A For Sale sign is displayed in front of a house in Washington, DC.
Stefani Reynolds | Afp | Getty Images
Sharply higher mortgage rates have caused a sudden pull-back in home sales, and now sellers are rushing to get in before the red-hot market cools off dramatically.
The supply of homes for sale jumped 9% last week compared with the same period a year ago, according to Realtor.com. That is the biggest annual gain the company has recorded since it began tracking the metric in 2017.
Real estate brokerage Redfin also reported that new listings rose nearly twice as fast in the four weeks ending May 15 as they did during the same period a year ago.
"Rising mortgage rates have caused the housing market to shift, and now home sellers are in a hurry to find a buyer before demand weakens further," said Redfin Chief Economist Daryl Fairweather.
Sellers clearly see the market softening. Pending home sales, a measure of signed contracts on existing homes, dropped nearly 4% in April from March. They were down just over 9% from April 2021, according to the National Association of Realtors. This index measures signed contracts on existing homes, not closings, so it is perhaps the most timely indicator of how buyers are reacting to higher mortgage rates. It marks the sixth straight month of sales declines and the slowest pace in nearly a decade.
April sales of newly built homes, also measured by signed contracts, dropped a much wider than expected 16% compared with April, according to the U.S. Census.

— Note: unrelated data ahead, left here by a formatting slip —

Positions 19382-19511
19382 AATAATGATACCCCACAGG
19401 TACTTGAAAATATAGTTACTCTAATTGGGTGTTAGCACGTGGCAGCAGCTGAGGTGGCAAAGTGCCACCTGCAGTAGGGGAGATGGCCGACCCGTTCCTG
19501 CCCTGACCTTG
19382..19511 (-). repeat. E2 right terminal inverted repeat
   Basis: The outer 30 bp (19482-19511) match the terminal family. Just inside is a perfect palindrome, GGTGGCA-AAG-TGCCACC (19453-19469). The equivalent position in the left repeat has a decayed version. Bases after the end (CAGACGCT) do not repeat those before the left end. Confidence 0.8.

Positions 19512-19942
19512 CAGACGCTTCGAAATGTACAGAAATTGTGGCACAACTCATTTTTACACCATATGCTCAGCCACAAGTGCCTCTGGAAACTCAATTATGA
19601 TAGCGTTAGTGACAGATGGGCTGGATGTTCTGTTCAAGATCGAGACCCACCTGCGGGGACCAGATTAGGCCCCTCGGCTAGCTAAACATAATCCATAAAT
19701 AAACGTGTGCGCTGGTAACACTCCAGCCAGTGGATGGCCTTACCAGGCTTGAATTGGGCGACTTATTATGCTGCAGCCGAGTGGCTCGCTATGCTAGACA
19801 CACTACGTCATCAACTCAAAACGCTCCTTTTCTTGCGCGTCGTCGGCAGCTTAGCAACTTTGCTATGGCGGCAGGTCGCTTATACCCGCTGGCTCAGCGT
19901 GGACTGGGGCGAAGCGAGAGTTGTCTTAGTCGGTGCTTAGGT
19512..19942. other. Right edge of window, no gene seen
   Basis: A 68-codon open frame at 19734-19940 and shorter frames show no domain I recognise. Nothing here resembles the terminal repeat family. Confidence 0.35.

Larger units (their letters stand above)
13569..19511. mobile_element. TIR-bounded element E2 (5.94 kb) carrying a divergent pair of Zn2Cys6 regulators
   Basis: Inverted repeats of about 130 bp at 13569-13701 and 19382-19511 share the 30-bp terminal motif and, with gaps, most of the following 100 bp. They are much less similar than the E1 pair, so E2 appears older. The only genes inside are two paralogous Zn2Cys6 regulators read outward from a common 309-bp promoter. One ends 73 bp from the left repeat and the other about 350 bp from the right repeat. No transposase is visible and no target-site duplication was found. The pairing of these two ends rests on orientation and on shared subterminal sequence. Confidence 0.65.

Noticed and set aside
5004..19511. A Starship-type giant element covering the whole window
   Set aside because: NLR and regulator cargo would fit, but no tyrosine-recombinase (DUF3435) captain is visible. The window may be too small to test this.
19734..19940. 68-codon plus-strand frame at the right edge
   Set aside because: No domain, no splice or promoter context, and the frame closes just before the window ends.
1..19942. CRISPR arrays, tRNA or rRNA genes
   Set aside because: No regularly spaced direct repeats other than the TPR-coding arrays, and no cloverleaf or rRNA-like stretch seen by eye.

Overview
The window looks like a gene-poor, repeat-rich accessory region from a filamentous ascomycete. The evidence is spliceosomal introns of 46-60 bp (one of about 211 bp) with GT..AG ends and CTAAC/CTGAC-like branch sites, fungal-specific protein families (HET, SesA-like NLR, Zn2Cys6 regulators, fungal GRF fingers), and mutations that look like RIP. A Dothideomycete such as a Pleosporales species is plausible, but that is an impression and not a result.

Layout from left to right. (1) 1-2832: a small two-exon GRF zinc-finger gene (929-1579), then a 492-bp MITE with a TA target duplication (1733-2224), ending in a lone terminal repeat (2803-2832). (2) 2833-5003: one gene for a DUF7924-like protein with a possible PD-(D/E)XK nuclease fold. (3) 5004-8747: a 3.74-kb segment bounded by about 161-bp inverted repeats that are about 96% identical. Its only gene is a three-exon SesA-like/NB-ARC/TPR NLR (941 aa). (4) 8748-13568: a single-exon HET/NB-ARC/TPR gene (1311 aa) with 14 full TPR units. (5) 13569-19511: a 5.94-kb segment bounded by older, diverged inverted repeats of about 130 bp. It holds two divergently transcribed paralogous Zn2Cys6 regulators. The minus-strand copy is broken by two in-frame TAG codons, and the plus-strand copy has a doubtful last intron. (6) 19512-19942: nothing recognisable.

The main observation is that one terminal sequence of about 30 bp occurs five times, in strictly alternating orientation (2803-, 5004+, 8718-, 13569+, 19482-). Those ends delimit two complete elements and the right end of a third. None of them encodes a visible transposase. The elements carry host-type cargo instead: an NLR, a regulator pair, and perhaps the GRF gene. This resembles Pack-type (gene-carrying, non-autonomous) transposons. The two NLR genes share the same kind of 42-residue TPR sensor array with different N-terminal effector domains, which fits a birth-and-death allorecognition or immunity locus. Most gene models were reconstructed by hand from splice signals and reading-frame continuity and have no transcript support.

Sales are slowing because mortgage rates have risen sharply since the start of the year, with the biggest gains in April and early May. The average rate on the 30-year fixed mortgage started the year close to 3% and is now well over 5%.
"We used to get 10 to 15 offers on most houses," said Lindsay Katz, a real estate broker with Redfin in the Los Angeles area. "Now I'm seeing between two and six offers on a house, a good house."
Katz worked with Alexandra Stocker and her husband to sell their home. The stockers were already worried that the red hot housing market was suddenly chilling.
"We talked about that a lot. Like, are we making mistake here? Are we missing the boat? Is everything gonna crash in the next three months and we're gonna kick ourselves for not selling our house earlier this year?" said Alexandra Stocker.
While home prices rose steadily during the first two years of the pandemic, falling mortgage rates largely offset those increases.
For example: In May 2019, a buyer purchasing a $300,000 home with a 20% down payment and a 30-year fixed mortgage would get an average interest rate of around 4.33%. The monthly payment of principal and interest would be $1,192. In 2020, that same house was 5% more expensive, but mortgage rates fell to 3.41%, so the monthly payment actually dropped to $1,119.
By 2021, the monthly payment was only up about $100. This month, with prices up another 21%, and mortgage rates surging to around 5.5%, the monthly payment hit $1,991 – almost $800 a month more than it was in 2019.
While home sellers were in the driver's seat barely six months ago, they are now seeing far less competition from buyers. A demand index from Redfin, which measures requests for home tours and other home-buying services, was down 8% year over year during the week ending May 15. This was the largest decline since April 2020, when the pandemic paused most homebuying activity.
"I met with sellers in February who are going to sell in June, and it's a very different conversation in February than it will be in June because the market has completely changed," said Katz.
The Stockers are thrilled they listed their home when they did. They are moving out of California and building a home in Washington state.
"We joke we might be getting out of here, you know, just at the right time," said Alexandra Stocker. "I wouldn't want to wait any longer."